If you can get your hands on skin-on boneless thighs, that would be perfect. Unfortunately, I cannot find them in US grocery stores. I usually get bone-in skin-on chicken and debone it at home.

2. How to prep chicken to get the best result

  • Debone the chicken: it halves the cooking time and makes it easy to serve. Not to mention, the presentation of the end product will mimic the restaurant version most closely.
  • Pound the chicken: it evens out the thickness of the chicken thigh, so it cooks more evenly and quickly. Although you can skip this step if you’re using the oven cooking method.
  • Marinate: it adds more richness to the chicken. You can skip this step if you’re short on time. You can also skip this step if you’re using the oven cooking method.

Deboned chicken thigh

3. The sauce

It might look like very little sauce when you finish the cooking. But don’t worry, it’s the perfect amount if you’re serving each piece of chicken over one cup of steamed rice. The sauce is very concentrated and salty, so you don’t need much.

On the other hand, you can always double the sauce if you plan to serve the sauce over more rice and steamed vegetables.

Note, make sure you boil the sauce for at least five minutes before adding the cornstarch. This process lets the wine evaporate so it won’t end up too boozy.

Once the sauce is done, I enjoy drizzling it, along with the aromatics, on my chicken. It’s so flavorful and yummy!

Teriyaki sauce cooking process

4. A faster way to steam vegetables

The Yoshinoya chicken bowl is always served with a side of steamed veggies. I do that at home too, to make my dinner bowl more colorful and nutritionally balanced. Although the traditional approach is to steam the veggies or blanch them, my latest favorite way is to microwave them. It is like steaming, which preserves the most vitamins from the veggies, but faster and easier. I simply put the veggies in a big bowl and seal them in with plastic wrap. The cooking time largely depends on your microwave wattage and the quantity and type of veggies you use. But I would experiment with short time increments such as 1 minute or 30 seconds. When the plastic wrap looks like it’s “smothering” the veggies, it usually means the veggies are perfectly cooked. I have a pretty powerful microwave and it took me 1 minute to cook 1/2 cup sliced carrot, 1 minute for 1/2 head broccoli florets, and 2 minutes for 1/2 head cauliflower.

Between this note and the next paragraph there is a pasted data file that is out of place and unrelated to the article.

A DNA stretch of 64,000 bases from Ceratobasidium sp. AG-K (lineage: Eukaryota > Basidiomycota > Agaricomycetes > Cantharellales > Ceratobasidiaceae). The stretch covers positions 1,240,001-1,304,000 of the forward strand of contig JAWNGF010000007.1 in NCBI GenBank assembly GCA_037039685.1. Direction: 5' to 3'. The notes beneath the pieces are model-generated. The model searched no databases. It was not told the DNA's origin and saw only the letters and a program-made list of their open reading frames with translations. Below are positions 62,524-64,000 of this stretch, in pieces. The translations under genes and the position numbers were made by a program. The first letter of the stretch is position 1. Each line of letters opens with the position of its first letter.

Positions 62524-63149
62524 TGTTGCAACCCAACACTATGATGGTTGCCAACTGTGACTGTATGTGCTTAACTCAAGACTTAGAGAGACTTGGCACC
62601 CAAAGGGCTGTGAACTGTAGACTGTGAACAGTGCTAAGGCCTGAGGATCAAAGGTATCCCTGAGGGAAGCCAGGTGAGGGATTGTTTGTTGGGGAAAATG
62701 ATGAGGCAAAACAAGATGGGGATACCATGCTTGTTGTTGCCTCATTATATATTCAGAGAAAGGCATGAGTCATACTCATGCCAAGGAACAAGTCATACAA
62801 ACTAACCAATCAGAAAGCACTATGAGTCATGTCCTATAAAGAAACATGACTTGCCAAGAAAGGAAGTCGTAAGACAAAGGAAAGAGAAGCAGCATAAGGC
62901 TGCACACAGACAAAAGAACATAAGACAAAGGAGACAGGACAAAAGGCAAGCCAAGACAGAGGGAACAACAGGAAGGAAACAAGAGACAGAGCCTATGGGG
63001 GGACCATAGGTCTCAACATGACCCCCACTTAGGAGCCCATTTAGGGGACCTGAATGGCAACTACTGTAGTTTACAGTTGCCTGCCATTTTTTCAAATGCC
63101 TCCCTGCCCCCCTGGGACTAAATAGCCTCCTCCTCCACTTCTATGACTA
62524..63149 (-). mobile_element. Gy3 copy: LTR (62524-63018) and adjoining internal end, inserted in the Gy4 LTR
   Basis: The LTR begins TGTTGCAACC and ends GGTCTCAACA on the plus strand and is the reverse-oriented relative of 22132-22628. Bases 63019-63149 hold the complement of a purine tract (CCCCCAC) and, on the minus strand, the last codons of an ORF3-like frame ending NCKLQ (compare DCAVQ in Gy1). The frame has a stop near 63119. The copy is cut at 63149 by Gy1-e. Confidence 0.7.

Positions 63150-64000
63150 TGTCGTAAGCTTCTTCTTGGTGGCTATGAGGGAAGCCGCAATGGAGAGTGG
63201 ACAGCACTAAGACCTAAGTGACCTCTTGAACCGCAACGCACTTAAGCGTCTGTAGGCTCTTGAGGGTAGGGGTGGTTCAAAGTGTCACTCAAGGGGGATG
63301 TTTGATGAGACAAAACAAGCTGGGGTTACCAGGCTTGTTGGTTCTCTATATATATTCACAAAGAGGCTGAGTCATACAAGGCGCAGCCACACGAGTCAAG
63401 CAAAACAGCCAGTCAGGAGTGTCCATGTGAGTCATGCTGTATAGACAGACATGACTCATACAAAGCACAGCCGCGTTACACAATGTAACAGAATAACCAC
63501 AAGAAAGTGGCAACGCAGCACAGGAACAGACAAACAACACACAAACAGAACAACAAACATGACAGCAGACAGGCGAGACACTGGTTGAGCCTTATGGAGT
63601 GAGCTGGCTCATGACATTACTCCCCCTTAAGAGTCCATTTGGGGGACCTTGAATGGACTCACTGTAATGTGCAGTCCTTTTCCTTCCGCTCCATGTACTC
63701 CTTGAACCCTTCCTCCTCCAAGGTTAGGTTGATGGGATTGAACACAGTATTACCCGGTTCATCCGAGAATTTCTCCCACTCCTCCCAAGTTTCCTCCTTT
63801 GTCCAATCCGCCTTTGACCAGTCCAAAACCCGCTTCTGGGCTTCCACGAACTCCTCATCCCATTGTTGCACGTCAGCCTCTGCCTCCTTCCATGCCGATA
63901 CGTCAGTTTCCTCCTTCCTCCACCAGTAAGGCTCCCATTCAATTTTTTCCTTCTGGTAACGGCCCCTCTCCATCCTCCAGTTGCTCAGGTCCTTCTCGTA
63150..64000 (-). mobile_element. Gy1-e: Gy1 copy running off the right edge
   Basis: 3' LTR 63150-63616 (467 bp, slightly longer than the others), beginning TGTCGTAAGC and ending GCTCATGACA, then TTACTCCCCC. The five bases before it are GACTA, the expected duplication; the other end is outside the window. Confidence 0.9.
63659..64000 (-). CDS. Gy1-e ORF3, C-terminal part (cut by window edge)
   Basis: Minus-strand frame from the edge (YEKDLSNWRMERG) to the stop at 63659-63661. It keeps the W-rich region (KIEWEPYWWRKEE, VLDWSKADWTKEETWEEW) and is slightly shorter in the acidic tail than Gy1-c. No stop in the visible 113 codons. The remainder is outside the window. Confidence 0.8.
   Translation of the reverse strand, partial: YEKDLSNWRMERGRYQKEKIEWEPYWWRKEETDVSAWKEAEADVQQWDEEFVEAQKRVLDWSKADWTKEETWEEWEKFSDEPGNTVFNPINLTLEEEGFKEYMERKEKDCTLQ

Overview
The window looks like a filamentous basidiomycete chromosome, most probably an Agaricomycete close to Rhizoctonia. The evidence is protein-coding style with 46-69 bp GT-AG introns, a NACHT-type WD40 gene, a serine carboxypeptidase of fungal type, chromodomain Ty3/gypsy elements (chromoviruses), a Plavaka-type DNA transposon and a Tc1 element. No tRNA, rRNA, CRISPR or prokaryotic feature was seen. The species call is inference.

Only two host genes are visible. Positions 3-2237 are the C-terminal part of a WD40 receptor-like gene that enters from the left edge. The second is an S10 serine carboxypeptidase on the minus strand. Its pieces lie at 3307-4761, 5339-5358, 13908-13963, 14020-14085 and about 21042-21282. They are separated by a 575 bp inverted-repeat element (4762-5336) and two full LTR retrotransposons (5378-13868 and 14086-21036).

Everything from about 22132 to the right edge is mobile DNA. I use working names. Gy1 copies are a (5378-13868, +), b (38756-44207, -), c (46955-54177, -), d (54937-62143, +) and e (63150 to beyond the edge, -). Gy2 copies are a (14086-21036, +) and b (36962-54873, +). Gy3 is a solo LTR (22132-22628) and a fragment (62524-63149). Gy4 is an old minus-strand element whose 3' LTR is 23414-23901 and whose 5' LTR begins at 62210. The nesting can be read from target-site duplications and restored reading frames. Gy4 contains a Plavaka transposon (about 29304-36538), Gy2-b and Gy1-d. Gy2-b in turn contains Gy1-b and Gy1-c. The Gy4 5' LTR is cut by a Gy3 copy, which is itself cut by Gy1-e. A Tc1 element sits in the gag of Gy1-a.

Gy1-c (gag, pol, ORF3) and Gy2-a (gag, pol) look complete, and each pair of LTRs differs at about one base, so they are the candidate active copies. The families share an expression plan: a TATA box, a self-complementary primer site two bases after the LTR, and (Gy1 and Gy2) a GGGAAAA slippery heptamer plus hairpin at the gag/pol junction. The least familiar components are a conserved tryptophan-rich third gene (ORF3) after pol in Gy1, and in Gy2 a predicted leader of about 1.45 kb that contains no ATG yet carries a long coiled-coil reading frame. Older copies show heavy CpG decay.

Microwave steamed cauliflower

Afterthoughts

It seems like the debate over cultural appropriation never ends when it comes to food. The recent Lucky Lee’s “Clean” Restaurant story went viral and has become my coffee-chat topic on most days. I do not agree with the restaurant’s concept and especially disagree with their marketing strategy, although I always try to remind myself that when people are sharing food from another culture their intentions are usually good.

As a recipe website owner, I myself get accused of cultural appropriation from time to time. I totally understand that food matters a lot sometimes, such as when people talk about a dish they’ve eaten since childhood. For me, I still get upset when I see Chinese dumpling tutorials that use store-bought wrappers. Even though I use ready-made wrappers myself and I have these recipes on my blog! The thing is, it’s hard to draw the line between right and wrong. A recipe that is not true to the culture might be a more efficient way to spread it to a new audience.

At the end of the day, all I’m trying to do is keep an open mind and share recipes that resonate with me, and the ones that help home cooks make a delicious dinner.

I have a very old family recipe, Mom’s Best Braised Chicken and Mushroom. I ate the dish frequently when I was growing up. I’m torn between keeping it the way it is and updating it with new ingredients. The old recipe calls for cutting apart a whole chicken, which is the “correct way” to make it. However, I know that so many more people will be willing to make it, if the recipe calls for available cuts from the grocery store, such as chicken thighs and drumsticks. I cannot decide if I should keep it authentic or make it more approachable to home cooks. Or should I say, whether or not to do some cultural appropriation?

Homemade teriyaki chicken close up

More easy dinner recipes

If you give this recipe a try, let us know! Leave a comment, rate it (once you’ve tried it), and take a picture and tag it @omnivorescookbook on Instagram! I’d love to see what you come up with.

Chinese Yoshinoya style teriyaki chicken served on rice with veggies

Teriyaki Chicken (Yoshinoya Copycat)

Juicy tender chicken thighs with crispy skin, served with an aromatic and rich teriyaki sauce that is not too sweet. This recipe mimics the Teriyaki chicken bowl served in Yoshinoya’s overseas restaurants with a Chinese twist. {Gluten-free adaptable}To make the dish gluten-free, use dry sherry to replace Shaoxing wine. And use tamari or coconut amino to replace soy sauce.
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Course: Lunch, Main
Cuisine: Chinese, Japanese
Keyword: restaurant-style
Prep Time: 20 minutes
Cook Time: 20 minutes
Marinating time: 30 minutes
Total Time: 40 minutes
Servings: 4 servings
Calories: 307kcal

Ingredients

  • 4 pieces boneless skin-on chicken thighs (or bone-in skin-on thighs, or boneless skinless thighs)
  • 1/4 cup Shaoxing wine (or dry sherry)